The immediate stretch of coast heading down south east from Wick is not the safest area for coastal rowing with some very strong currents and tide rips and few, if any, safe beaching areas. After taking advice from members of the Wick club, who are also coastal fisherman and lifeboat crew members, it was agreed that, over the next two days, the baton is taken on foot along the John o’ Groats long distance trail which goes down the coast to Sarclet, Ulbster, crofting and fishing villages of a time gone by, towards Whaligoe with its historical fishing harbour and famous 365 steps; the trail eventually ends in Inverness.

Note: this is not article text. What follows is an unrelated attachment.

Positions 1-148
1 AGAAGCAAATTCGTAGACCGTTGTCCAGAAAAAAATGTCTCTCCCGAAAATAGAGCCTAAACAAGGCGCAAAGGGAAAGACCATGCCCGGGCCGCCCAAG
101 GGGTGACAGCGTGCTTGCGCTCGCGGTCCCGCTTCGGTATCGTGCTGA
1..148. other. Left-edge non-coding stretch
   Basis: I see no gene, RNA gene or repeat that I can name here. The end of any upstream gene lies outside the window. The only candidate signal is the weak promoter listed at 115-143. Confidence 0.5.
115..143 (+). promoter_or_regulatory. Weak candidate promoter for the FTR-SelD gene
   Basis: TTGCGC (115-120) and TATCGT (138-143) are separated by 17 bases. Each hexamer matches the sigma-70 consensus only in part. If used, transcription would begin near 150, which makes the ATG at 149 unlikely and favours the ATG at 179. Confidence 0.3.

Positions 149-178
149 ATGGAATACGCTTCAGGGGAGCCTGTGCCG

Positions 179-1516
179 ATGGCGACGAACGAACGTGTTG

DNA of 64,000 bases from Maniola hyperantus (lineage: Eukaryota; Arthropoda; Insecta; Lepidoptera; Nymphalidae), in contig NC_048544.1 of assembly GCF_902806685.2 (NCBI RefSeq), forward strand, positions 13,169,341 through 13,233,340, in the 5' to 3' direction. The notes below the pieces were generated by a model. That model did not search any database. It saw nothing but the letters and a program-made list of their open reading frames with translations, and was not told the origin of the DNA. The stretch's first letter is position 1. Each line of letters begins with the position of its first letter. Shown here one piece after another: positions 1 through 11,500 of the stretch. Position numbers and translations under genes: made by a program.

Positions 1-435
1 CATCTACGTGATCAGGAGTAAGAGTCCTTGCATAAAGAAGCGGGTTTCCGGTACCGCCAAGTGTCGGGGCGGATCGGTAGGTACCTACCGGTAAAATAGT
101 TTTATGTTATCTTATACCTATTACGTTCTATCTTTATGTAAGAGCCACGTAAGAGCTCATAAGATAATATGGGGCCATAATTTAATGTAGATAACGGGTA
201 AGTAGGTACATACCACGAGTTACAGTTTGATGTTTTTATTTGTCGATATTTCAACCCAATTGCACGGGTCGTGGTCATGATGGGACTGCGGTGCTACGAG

Then onto the road by bike, walking and running, diverting off the main road when time permits back to the cliff tops to take some spectacular sights of sea stacks and natural arches, inaccessible stony beaches and ancient castles. All along this route, when looking out to the Moray Firth and the North Sea, we see the more modern man-made structures of the Beatrice oil production platforms and offshore windfarm. Continuing south we reach Lybster, yet another crofting and fishing village that has served the people of Scotland for many years and is still an active fishing and leisure port today although on a much smaller scale than in the 1850s. We head south to Dunbeath and soon will cross the border from Caithness into Sutherland. It is here at Dunbeath we would have started the rowing. It is still a wish that we will be able to start the rowing from Wick if the RowAround Scotland goes ahead next year but we will need to source a substantial offshore support boat to enable us to do this safely; we will see.